Screen shot 2012-12-06 at 9.20.00 AM Reaction to the Seattle Free School has been great, Dally said. Her favorite reaction came when an elderly gentleman read about the school in the paper. He called Dally and told her that he was ecstatic because that’s how things used to be.Dally doesn’t record the number of classes they’ve had, but she knows that it’s in the hundreds.Seattle Free School has brought Dally a lot of personal opportunities, some of which have been financially beneficial.“A lot of times in life what comes to us isn’t a direct benefit,” she said. “It benefits us in ways we wouldn’t expect.”

Phinney Neighborhood Association | A more efficient community

Housed in a turn-of-the-century schoolhouse, the Phinney Neighborhood Association (PNA) has been offering classes and resources for the past 32 years.

outside3 “During these 32 years we’ve just added more and more programs and classes and events,” said Alex Eckardt, marketing director at the PNA.The PNA is also home to a large collection of tools as part of their tool library.The library, which started 30 years ago, is filled with tools that PNA members can rent. Most of the tools have been donated by the community throughout the years.patrick
Patrick Dunn, program director at the PNA said the library was started with a community block grant. It was one of the first generations of community tool libraries. The libraries were popular at first Dunn said, over the years they faded away and only a few have remained. Recently, they’ve started to gain popularity again.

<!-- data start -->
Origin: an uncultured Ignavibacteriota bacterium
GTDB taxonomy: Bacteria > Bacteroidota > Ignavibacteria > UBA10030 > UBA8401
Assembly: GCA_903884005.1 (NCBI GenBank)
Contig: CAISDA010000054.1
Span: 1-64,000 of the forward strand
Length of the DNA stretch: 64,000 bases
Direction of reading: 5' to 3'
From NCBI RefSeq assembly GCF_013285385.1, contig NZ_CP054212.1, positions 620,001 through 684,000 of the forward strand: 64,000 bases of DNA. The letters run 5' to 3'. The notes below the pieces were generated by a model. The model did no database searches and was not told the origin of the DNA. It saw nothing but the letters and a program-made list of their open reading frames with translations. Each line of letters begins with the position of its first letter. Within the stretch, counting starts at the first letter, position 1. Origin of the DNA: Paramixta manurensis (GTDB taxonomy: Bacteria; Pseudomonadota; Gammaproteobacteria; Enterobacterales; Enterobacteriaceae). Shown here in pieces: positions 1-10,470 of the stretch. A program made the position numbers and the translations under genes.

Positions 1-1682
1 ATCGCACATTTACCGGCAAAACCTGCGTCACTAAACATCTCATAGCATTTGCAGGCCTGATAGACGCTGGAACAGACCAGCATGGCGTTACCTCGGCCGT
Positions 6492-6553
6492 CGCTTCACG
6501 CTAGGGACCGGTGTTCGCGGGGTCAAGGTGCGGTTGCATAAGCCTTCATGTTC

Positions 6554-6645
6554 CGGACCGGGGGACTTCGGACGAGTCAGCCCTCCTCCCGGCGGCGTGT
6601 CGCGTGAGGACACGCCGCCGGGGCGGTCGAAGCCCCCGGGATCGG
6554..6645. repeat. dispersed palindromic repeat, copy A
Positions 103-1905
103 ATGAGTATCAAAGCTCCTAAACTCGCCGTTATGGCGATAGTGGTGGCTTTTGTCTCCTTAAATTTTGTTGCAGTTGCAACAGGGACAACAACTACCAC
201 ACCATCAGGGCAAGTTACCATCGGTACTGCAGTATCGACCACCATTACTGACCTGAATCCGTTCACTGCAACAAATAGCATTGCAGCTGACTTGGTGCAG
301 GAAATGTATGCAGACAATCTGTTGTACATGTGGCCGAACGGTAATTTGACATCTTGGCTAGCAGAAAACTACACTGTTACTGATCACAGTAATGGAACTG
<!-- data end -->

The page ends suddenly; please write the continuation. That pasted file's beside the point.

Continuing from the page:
For a weekly rental, they charge what a commercial company would charge for a day. Even though there are prices attached to the rentals, Dunn said, it’s merely a suggested donation. Some people don’t pay anything and other’s pay above and beyond the price to help support the library. This payment system allows people on a tight budget to still be able to take on DIY projects, Dunn said.

toolsign Dunn estimates about 100 people use the library each month. It’s this community aspect that’s one of the most important parts of the resource, he said.“I think this encourages a little bit of a do-it-together spirit as well,” he said.

books
This do-it-together form of DIY is gaining popularity, Dunn said.For Dunn, the efficiency of the library is a big draw. Instead of buying, housing, and maintaining a large collection of tools, people can access the library for tools that they would only use once or twice.“This is one collection that’s helping hundreds of people,” he said.

When Dunn was working at the West Seattle tool library, people rallied their neighbors together to clean alleys and build playgrounds.

toolbox
Dunn is proud that the PNA is a hub and has created a sharing economy.“We’re sort of better together than we are in our parts, so we [should] share things,” Dunn said.
DIY Seattle | Finding common interests in sustainability